The year is 50 BC. All Gaul is occupied by the Romans. All? No! One small village of indomitable Gauls still holds out against the invaders…
A lot of the charm of the Asterix series by René Goscinny and Albert Uderzo comes from the way satirical projections of modern life (e.g. chariots on dual carriageways with service stations staffed by the Michelin man or the Rugby game in Asterix and Britain) are combined with very accurate and carefully drawn reconstructions of the first century B.C.E. For example compare this illustration of Olympia from Asterix and the Olympic Games with this reconstruction.
However, occasionally they make a slip. In Asterix and the Black Gold a few pages after a similar aerial view of Jerusalem closely based on the model at the Holyland Hotel, we see Asterix and Obelix walking out of the mediæval Lion Gate. And what does the sign on this Phoenician ship in Asterix the Gladiator say?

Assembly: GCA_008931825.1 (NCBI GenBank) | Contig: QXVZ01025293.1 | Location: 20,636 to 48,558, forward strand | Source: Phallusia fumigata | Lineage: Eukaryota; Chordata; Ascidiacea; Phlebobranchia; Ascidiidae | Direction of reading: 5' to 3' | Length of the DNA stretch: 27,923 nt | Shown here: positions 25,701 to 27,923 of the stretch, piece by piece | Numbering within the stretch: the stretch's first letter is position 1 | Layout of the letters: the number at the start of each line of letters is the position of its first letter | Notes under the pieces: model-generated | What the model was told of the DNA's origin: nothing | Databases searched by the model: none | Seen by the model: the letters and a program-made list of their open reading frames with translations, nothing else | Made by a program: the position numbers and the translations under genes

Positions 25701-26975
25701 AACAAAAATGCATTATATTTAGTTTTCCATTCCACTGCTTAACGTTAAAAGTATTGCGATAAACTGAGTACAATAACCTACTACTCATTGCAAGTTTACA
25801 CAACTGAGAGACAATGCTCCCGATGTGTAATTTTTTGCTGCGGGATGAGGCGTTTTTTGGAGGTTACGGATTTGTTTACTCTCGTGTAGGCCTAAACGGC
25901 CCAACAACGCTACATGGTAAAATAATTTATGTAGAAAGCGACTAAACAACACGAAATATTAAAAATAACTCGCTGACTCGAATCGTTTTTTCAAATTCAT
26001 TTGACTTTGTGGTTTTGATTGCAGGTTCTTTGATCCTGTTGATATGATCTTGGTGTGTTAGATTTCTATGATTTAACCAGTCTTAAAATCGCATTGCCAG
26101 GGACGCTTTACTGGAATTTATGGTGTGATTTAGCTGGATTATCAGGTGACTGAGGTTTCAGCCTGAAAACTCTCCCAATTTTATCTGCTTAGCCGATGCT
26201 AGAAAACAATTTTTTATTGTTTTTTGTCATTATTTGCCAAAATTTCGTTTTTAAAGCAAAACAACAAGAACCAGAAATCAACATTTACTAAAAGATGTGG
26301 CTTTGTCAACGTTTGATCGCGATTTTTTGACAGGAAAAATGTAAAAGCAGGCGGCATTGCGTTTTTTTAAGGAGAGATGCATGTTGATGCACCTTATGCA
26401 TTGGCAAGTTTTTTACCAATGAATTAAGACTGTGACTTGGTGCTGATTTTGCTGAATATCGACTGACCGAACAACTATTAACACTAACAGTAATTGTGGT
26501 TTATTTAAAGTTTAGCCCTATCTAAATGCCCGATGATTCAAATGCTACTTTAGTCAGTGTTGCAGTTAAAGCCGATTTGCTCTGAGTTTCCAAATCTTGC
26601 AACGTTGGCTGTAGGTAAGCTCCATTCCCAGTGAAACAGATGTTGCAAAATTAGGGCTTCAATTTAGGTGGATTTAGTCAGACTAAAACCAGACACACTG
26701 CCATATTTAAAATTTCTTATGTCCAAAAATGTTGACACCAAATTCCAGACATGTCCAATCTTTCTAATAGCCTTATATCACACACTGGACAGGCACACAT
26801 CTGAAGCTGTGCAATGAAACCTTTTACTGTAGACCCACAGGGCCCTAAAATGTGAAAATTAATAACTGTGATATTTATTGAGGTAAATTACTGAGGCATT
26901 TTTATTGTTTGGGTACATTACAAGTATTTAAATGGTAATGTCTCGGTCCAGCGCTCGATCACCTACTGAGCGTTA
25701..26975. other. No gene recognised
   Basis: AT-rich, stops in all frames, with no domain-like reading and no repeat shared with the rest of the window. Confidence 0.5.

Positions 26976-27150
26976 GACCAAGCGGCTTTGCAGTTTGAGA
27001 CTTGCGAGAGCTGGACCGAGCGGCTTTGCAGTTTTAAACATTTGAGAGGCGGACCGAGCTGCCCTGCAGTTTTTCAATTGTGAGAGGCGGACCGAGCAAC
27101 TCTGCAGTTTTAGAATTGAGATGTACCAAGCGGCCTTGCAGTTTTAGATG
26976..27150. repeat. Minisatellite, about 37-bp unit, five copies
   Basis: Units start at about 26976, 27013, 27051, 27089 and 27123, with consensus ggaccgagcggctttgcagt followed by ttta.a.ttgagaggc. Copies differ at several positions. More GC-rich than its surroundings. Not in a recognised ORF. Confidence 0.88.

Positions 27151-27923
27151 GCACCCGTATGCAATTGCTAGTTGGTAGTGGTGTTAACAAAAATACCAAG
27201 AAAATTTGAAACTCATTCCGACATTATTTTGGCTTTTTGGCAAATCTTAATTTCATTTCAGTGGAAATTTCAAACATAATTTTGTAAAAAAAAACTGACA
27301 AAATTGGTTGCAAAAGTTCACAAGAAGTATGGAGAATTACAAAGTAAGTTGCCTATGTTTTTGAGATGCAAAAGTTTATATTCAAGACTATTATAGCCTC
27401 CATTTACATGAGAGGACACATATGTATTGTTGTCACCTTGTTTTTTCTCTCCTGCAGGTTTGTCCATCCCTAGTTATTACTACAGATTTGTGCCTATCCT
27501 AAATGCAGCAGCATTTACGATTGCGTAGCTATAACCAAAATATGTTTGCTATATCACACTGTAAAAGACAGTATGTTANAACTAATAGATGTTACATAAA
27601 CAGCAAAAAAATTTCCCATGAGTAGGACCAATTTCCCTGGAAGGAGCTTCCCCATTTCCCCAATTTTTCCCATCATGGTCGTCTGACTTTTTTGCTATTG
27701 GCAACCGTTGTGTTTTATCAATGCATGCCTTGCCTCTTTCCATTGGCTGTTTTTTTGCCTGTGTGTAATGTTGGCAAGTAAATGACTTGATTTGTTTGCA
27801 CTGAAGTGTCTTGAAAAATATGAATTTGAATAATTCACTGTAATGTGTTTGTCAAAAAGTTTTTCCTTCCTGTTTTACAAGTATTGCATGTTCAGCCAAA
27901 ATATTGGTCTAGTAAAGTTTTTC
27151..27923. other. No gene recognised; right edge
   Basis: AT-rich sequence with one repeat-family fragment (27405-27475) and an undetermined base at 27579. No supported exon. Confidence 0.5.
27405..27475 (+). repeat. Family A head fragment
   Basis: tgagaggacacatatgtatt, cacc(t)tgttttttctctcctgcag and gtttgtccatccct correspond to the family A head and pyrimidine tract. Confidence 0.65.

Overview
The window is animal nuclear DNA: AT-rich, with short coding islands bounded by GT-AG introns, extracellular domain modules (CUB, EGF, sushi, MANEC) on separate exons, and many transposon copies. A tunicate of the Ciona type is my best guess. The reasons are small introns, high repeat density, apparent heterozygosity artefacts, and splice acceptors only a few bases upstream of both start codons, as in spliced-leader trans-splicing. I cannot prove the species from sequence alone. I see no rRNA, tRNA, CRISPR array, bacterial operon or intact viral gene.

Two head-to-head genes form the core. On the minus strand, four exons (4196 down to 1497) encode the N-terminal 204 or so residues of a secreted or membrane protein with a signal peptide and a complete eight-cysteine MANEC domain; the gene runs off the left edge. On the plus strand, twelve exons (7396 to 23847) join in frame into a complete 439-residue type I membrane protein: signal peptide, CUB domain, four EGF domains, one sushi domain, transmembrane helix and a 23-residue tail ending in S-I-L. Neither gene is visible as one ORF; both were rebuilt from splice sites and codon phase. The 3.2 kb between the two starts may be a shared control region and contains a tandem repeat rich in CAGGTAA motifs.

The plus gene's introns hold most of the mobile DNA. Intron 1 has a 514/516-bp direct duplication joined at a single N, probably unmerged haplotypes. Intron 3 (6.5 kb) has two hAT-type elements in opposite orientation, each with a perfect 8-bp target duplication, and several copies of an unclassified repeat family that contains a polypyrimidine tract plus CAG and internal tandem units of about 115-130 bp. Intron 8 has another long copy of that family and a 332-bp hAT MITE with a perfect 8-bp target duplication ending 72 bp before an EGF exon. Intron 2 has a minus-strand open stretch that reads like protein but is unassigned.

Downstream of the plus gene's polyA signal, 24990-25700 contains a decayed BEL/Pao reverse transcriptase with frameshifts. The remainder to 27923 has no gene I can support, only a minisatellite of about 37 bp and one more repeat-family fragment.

I only recently noticed that and realized that the sign is intended as Phoenician script. Here is a closeup from another panel:
The letters are rosh, yod, tau, or in Hebrew transcription רית. (Phoenician is not yet encoded in Unicode, but according to the current beta of Unicode 5.0, they will soon be 𐤓𐤉𐤕).
Since the ship comes from Tyre, I am guessing that the authors intended the sign to be the name of its home port, and tried to transcribe “Tyre” into Phoenician, from left to right. In fact, the Phoenician for Tyre is צור or צר (𐤑𐤓 in Unicode 5.0), and should appear something like